AUTHOR

Felipe Lino Kroetz Neto

Diamond V

Content available in: Español (Spanish)

  • vacinação in ovo incubaçãoCurrently, many people still measure the potential of the incubator only according to the hatchability of the eggs, that is, the number of chicks that hatch per day, but the correct procedure would be to first evaluate the quality of these chicks according to their live performance. In other words, a higher hatching percentage does not necessarily mean optimal quality chicks.

There are certain practices to increase hatchability in incubation that, in most cases, do not improve the quality of the chick and, in fact, often reduce the quality of that neonate in a proven way.

  • Maximizing chick performance in the field is a constant and joint goal of hatchery and production technicians around the world.
  • To comply, all details that may affect hatching quality and field performance must be monitored.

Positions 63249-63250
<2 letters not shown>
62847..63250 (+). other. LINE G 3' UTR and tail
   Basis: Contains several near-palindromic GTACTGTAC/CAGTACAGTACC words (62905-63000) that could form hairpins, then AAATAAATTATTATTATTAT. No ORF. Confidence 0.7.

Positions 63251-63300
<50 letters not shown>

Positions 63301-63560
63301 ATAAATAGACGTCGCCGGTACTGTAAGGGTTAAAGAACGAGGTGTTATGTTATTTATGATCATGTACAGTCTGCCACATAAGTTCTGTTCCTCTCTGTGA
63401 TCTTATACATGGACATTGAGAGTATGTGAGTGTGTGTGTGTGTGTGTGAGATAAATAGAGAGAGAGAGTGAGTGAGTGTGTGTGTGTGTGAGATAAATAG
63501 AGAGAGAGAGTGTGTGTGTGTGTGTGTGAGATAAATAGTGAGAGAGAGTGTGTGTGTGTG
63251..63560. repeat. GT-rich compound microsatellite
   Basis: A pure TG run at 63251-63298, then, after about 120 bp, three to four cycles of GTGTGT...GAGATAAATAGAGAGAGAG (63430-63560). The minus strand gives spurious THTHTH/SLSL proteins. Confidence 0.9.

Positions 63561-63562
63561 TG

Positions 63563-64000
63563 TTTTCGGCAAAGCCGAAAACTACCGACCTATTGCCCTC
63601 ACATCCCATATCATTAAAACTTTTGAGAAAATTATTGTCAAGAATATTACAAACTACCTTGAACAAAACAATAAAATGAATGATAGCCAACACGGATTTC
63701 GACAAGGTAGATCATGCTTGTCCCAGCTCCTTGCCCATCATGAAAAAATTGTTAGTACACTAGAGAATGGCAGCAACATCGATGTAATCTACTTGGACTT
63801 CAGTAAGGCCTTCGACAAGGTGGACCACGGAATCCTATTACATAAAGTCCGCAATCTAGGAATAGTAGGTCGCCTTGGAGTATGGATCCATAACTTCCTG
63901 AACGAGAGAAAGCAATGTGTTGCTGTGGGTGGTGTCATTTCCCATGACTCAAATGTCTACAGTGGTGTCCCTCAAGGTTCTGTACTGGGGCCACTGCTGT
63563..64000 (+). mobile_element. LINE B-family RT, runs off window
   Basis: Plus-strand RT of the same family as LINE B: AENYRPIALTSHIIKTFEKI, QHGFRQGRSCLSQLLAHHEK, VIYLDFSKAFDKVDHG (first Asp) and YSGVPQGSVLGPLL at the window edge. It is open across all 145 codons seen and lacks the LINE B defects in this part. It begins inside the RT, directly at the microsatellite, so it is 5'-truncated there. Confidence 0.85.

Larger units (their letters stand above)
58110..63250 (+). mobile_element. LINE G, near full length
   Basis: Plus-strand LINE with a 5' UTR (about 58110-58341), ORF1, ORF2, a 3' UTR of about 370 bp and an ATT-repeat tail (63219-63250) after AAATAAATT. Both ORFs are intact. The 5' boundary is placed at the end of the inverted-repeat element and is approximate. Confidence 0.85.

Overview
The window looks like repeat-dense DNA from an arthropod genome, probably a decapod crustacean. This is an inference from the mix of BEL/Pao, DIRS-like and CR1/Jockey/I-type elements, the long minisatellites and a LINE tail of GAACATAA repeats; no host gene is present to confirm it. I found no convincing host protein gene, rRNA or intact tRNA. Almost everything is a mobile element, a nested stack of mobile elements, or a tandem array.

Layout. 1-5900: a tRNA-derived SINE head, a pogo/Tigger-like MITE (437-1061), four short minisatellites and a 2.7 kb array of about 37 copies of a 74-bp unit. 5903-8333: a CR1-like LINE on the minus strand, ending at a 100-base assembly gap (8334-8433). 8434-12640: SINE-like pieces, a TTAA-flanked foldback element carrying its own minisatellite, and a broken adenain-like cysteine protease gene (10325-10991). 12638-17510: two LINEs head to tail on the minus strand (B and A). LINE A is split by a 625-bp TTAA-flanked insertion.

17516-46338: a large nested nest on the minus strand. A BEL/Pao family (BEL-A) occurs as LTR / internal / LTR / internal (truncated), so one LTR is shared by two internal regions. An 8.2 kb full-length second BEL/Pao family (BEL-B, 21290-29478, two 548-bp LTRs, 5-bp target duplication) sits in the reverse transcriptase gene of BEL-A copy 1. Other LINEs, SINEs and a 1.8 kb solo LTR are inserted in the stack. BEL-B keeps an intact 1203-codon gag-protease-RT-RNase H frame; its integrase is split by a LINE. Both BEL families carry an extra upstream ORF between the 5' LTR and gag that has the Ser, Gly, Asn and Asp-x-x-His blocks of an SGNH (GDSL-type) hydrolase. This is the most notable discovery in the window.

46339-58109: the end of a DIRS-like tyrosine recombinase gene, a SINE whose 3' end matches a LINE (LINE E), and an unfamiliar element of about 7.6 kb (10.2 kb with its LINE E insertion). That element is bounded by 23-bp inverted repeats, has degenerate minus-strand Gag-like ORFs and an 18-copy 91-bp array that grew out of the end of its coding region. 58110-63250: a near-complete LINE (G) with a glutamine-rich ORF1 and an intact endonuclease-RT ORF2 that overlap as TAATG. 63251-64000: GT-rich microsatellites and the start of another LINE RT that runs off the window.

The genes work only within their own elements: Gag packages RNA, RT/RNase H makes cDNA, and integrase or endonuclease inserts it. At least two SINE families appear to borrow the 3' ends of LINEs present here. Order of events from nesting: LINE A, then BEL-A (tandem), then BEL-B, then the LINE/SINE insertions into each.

Thus, in ovo vaccination plays an important role in the hatchability and performance of the chicken, since, as is known, in addition to facilitating handling, in ovo vaccination makes the chick begin its immunization process for at least 2 days before hatching, as opposed to vaccinations carried out at hatch or in the field. However, if done at the wrong time, it can affect both the hatchability and performance of the chicken in the field.

Another of the most important aspects, in addition to choosing the correct moment for in ovo vaccination, is that the quality of the eggs for incubation is often not considered. This will directly affect the quality of the chick because, as is known, good quality chicks hatch from good quality eggs and are influenced, among other factors, by genetics, nutrition, size, egg quality and shell, the ratio of albumen and yolk, and, in particular, whether it is pathogen-free.

Since the last decades, the poultry industry is going through a great change in trend: vaccinations, which were previously carried out in the field by means of drinking water, are now carried out in the incubator, in ovo or subcutaneously. Currently, in almost 80% of the world’s hatcheries, regardless of the number of chicks produced, vaccination is carried out in the facility, with the subcutaneous or in ovo method. This trend is explained by some aspects that maximize protection in the field:




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